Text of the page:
Schlichter offered a straightforward response to other critics, including those who complain that ERISA litigation has raised the regulatory burden for operating a 401(k) plan. Regulations may seem burdensome to plan sponsors, but they are in place to protect employees. “We have seen what happens in the absence of litigation,” Schlichter said. “Employees paid billions of dollars in excessive fees.”

He added, “When we file these cases, the defense argues that the sky will fall and employers will cease to offer 401(k) plans because it’s becoming too burdensome. Guess what: The sky hasn’t fallen, and there are more assets today in 401(k) plans and more 401(k) plans overall. The sky remains shining brightly.”

The Department of Labor has been supportive[2] of Schlichter’s efforts and he feels that the agency’s implementation of 408(b)(2) regulations grew from a heightened awareness of the issues that he and others raised regarding excessive fees. He also looks forward to their careful monitoring of the compliance with the newly announced Fiduciary Rule[3].

“The DOL role is enforcement, and they monitor the compliance and bring action when it is needed,” he said. Does he think that his lawsuits have influenced the DOL? “Yes, I believe they have heightened awareness that fiduciary breaches will not be tolerated and that the DOL has a powerful enforcement role that transcends a particular case.”  

Schlichter remains optimistic on the future of 401(k) plans and especially on the role of advisors.

“Things are moving in the right direction. Fees are coming down in 401(k) plans, which is good for workers and retirees. If sponsor compliance makes excessive fees lawsuits go away, that would be a good thing.”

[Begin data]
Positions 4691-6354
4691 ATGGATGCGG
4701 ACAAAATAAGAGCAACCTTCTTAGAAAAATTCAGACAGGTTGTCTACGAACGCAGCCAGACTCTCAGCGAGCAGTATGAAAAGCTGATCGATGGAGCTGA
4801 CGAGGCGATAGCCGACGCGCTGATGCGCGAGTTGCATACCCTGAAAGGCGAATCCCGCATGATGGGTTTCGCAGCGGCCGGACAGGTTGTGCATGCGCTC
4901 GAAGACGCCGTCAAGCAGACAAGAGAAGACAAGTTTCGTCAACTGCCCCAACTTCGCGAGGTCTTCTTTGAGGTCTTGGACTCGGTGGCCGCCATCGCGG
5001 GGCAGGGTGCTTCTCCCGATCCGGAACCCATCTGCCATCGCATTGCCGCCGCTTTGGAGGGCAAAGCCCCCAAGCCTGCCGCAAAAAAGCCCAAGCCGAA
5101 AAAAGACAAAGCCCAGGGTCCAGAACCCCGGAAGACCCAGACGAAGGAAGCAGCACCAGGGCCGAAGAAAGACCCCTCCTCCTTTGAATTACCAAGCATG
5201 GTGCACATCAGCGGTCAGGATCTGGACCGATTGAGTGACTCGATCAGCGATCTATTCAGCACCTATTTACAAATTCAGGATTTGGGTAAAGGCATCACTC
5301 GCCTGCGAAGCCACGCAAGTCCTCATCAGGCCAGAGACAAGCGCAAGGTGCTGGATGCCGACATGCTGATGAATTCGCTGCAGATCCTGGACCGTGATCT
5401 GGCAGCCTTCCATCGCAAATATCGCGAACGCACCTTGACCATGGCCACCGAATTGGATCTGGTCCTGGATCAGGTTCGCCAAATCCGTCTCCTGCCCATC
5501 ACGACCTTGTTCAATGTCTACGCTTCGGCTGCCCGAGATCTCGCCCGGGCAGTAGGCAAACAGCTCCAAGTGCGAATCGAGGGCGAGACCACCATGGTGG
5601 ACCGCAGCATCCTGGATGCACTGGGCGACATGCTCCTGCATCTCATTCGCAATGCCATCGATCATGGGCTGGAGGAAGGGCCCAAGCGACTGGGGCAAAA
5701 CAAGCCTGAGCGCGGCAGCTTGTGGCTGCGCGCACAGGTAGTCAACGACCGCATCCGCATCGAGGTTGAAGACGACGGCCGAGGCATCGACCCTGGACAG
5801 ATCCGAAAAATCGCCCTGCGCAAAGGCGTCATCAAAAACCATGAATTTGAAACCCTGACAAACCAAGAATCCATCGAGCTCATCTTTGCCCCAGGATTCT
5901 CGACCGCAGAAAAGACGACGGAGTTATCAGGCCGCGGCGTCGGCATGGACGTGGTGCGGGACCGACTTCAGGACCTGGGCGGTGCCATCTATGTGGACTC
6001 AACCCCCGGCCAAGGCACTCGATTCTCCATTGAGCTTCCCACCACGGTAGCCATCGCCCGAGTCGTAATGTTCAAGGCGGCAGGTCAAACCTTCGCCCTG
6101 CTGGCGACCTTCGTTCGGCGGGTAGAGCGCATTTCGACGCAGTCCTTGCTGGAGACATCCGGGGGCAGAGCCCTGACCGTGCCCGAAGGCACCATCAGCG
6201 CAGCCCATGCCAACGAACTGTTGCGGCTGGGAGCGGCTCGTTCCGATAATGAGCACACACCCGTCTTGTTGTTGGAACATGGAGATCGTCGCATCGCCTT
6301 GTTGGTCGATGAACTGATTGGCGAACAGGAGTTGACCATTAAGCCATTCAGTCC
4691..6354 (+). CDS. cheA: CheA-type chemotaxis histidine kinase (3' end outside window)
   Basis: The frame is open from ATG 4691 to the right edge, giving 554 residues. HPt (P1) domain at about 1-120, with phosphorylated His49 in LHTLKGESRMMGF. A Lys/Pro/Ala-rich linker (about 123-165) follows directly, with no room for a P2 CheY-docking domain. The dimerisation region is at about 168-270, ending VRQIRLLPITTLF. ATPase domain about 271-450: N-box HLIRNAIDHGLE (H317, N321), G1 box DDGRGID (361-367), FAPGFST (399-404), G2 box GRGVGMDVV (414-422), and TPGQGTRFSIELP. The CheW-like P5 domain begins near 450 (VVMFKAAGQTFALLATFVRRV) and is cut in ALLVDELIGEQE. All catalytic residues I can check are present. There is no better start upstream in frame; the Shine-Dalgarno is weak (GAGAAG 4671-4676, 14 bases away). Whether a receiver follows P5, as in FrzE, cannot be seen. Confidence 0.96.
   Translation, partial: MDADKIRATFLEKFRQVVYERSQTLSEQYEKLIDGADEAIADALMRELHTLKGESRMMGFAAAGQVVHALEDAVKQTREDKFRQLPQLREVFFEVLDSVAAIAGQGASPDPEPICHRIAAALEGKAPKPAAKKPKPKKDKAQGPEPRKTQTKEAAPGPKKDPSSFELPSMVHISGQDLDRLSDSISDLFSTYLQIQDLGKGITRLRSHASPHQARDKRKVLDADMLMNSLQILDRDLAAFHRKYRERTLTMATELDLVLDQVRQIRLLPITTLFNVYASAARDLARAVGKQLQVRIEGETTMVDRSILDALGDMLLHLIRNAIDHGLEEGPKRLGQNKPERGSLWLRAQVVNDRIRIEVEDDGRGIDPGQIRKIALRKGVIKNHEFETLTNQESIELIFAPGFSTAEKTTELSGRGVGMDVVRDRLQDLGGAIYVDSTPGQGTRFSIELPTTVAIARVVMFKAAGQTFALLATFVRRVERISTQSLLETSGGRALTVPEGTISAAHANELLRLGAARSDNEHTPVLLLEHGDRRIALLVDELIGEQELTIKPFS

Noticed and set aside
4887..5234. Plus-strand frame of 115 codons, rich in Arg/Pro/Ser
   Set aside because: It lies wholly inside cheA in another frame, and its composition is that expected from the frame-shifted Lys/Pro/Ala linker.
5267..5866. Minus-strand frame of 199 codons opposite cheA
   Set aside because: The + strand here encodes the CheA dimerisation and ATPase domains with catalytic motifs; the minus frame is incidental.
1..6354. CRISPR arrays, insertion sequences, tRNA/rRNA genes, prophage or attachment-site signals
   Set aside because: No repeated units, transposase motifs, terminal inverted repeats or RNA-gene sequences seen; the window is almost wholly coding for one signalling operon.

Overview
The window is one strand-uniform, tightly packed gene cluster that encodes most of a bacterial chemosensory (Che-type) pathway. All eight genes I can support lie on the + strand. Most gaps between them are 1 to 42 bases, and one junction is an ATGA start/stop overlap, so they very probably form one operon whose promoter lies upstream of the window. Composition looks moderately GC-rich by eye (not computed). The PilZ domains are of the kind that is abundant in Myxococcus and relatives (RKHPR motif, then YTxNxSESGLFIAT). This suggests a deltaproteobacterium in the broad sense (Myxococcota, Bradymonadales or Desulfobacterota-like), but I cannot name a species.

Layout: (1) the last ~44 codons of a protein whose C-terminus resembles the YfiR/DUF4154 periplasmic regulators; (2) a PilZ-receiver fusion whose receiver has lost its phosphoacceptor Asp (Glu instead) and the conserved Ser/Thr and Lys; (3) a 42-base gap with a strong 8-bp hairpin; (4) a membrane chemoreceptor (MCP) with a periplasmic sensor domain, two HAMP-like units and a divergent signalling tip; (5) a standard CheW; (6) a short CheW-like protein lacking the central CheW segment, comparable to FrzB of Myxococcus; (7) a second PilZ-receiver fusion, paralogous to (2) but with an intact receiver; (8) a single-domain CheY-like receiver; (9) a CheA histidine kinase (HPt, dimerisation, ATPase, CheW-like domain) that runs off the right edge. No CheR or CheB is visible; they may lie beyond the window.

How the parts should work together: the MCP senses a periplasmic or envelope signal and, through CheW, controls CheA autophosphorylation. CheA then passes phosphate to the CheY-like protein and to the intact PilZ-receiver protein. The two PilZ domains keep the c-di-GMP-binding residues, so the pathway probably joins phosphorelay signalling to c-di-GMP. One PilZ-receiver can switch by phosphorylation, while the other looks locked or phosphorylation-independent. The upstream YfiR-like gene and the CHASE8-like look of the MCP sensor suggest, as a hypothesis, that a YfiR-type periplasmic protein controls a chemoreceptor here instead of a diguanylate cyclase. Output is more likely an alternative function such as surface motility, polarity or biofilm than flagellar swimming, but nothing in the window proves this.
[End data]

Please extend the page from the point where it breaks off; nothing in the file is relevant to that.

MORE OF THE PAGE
In the wake of the Tibble decision and those like it, Schlichter offers advice to advisors on how to stay on the right side of fiduciary: “Follow the simple bright line. The plan sponsor and advisor must operate for the exclusive best interests of the participants and that should always be the guiding principle. If there is a gray area, follow that principle. It’s that simple.” 

The need for advisors and plan sponsors to work together is more important than ever – especially when it comes to monitoring, reviewing plan options and making changes. Technology advancements have made it even easier to stay abreast of regulatory changes, investment options and the needs of employer and employee, all of which should operate in the name of reducing fiduciary risk.

“There must be ongoing and diligent communications between the plan sponsors and advisors,” Schlichter said.  “Advisors have a very important role, and the court process has actually enhanced it. The need for them to provide good advice and support to sponsors has never been greater.”


[1] Ronald Mann, Argument analysis: Employer all but concedes in dispute about ERISA monitoring, SCOTUSblog (Feb. 26, 2015, 10:05 AM),

[2] Source: U.S. Department of Labor, Tibble Amicus Brief, in support of plaintiffs-appellants

[3] Source: U.S. Department of Labor, Definition of the Term ‘‘Fiduciary’’; Conflict of Interest Rule—Retirement Investment Advice